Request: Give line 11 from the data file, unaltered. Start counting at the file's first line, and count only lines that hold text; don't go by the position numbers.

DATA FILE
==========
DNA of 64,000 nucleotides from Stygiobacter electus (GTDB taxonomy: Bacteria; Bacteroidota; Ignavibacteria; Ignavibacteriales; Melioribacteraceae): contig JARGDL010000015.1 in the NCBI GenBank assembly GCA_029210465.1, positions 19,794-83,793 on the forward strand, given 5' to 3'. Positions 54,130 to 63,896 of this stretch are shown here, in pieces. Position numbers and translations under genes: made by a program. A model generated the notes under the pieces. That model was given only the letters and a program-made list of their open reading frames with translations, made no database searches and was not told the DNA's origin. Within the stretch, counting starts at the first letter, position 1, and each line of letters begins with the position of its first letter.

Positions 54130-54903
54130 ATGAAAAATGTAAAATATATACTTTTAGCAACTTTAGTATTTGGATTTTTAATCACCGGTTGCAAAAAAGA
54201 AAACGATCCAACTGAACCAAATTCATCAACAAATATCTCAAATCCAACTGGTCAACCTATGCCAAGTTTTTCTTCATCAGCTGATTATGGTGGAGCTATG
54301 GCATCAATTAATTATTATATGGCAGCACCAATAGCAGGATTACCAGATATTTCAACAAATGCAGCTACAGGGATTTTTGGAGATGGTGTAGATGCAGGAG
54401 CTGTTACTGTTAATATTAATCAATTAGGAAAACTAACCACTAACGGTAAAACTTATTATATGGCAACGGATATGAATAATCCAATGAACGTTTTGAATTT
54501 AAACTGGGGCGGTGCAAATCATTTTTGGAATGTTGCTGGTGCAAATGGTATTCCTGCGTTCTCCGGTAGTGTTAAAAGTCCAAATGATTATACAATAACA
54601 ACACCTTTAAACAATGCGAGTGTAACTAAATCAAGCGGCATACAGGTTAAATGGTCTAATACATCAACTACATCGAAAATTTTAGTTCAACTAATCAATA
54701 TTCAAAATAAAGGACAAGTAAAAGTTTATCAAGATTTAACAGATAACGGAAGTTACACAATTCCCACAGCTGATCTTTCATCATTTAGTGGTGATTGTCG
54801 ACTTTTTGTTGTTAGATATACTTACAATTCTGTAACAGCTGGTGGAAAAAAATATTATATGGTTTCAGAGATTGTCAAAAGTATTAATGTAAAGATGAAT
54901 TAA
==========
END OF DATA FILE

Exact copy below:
54901 TAA